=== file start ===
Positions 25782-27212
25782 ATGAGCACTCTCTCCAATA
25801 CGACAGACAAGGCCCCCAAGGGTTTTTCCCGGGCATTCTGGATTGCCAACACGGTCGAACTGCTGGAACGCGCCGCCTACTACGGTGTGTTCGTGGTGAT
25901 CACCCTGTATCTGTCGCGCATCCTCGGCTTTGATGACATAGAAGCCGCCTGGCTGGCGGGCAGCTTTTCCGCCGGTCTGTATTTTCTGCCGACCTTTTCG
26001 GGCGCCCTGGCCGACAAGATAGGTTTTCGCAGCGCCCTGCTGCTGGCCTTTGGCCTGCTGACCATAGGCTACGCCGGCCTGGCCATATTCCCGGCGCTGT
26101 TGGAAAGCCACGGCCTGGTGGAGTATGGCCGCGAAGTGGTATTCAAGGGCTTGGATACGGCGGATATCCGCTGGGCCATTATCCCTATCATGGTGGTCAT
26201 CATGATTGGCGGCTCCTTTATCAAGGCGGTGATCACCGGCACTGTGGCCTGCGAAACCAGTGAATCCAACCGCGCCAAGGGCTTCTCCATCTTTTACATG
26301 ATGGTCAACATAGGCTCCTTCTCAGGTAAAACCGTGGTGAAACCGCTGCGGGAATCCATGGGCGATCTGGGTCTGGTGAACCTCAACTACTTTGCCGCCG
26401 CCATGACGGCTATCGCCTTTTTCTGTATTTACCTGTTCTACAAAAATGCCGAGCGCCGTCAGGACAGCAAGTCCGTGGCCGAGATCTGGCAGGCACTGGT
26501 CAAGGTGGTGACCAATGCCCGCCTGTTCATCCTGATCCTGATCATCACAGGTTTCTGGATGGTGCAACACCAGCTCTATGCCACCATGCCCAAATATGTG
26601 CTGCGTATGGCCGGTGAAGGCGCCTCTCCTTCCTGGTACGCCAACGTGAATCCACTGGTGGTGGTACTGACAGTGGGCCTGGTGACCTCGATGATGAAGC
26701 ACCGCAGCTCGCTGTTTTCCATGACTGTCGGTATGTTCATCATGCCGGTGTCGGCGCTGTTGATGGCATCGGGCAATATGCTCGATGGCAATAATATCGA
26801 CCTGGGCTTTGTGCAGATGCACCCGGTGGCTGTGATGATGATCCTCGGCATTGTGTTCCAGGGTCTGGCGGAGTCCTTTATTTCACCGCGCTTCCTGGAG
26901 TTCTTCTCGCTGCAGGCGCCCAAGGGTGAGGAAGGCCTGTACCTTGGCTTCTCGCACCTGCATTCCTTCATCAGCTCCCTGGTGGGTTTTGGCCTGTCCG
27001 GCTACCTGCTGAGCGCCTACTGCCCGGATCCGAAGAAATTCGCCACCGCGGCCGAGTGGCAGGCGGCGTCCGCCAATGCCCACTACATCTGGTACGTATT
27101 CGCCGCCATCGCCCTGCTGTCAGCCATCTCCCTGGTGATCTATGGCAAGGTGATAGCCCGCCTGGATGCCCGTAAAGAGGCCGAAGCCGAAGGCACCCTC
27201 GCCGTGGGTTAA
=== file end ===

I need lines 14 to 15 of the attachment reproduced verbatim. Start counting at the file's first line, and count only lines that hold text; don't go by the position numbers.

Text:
26901 TTCTTCTCGCTGCAGGCGCCCAAGGGTGAGGAAGGCCTGTACCTTGGCTTCTCGCACCTGCATTCCTTCATCAGCTCCCTGGTGGGTTTTGGCCTGTCCG
27001 GCTACCTGCTGAGCGCCTACTGCCCGGATCCGAAGAAATTCGCCACCGCGGCCGAGTGGCAGGCGGCGTCCGCCAATGCCCACTACATCTGGTACGTATT